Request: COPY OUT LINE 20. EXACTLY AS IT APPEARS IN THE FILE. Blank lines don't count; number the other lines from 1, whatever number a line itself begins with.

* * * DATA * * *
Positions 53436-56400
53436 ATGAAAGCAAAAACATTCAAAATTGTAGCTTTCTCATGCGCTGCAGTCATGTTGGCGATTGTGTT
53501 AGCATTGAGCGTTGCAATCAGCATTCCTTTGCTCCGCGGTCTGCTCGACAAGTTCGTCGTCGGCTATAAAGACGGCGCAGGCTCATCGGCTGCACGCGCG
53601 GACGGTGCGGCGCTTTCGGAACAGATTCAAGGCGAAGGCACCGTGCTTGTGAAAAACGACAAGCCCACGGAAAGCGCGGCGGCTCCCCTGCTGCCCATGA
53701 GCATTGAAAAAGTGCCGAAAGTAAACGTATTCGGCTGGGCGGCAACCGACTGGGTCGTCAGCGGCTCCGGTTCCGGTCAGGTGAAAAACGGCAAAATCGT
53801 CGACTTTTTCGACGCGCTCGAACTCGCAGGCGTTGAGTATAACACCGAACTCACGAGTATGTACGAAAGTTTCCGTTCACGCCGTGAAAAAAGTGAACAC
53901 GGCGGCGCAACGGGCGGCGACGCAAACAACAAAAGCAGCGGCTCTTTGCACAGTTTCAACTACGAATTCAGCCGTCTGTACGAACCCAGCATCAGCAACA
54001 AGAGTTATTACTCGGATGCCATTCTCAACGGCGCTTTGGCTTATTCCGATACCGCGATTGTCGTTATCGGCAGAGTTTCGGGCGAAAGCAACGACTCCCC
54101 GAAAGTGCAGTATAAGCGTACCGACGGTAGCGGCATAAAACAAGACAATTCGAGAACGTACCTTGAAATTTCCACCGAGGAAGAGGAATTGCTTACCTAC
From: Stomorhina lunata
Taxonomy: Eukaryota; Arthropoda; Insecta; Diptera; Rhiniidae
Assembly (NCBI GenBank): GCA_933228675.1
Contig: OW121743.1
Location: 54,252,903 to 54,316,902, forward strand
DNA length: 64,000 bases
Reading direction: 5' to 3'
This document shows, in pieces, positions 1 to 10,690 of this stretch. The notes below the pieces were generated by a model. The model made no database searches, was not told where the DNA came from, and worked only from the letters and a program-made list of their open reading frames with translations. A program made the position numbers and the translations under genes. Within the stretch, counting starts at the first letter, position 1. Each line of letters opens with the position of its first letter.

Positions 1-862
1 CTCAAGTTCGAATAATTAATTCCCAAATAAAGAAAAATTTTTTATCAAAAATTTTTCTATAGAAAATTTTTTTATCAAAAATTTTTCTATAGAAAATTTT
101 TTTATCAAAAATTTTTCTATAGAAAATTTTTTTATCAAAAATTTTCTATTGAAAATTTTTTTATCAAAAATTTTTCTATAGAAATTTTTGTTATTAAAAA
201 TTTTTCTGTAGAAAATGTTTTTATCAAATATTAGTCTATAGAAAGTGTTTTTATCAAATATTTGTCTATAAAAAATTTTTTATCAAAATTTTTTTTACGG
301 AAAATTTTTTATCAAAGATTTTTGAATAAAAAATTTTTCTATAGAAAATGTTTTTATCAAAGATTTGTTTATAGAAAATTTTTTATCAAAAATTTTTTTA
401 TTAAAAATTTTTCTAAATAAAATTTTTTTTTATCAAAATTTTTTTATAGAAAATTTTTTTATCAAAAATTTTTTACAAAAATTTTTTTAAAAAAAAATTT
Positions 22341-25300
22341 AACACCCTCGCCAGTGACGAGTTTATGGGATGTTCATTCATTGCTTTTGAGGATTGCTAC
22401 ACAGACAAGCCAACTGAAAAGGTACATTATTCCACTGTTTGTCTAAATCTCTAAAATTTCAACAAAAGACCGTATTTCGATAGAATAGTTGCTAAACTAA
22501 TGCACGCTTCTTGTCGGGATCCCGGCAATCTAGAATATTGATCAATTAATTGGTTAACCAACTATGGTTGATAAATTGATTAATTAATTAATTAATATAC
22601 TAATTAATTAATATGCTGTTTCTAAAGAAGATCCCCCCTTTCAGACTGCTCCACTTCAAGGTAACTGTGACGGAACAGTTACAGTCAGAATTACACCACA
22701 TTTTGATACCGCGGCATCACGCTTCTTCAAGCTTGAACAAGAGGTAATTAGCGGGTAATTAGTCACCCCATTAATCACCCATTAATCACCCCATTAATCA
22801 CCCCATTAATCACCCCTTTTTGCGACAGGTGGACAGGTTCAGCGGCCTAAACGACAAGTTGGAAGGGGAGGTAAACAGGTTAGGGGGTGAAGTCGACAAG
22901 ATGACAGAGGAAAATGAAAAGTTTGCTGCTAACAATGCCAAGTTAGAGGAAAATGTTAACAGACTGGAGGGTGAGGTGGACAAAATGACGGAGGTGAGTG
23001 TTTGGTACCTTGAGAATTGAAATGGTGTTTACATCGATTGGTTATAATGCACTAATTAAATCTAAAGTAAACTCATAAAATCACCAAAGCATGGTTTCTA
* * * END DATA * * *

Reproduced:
101 TTTATCAAAAATTTTTCTATAGAAAATTTTTTTATCAAAAATTTTCTATTGAAAATTTTTTTATCAAAAATTTTTCTATAGAAATTTTTGTTATTAAAAA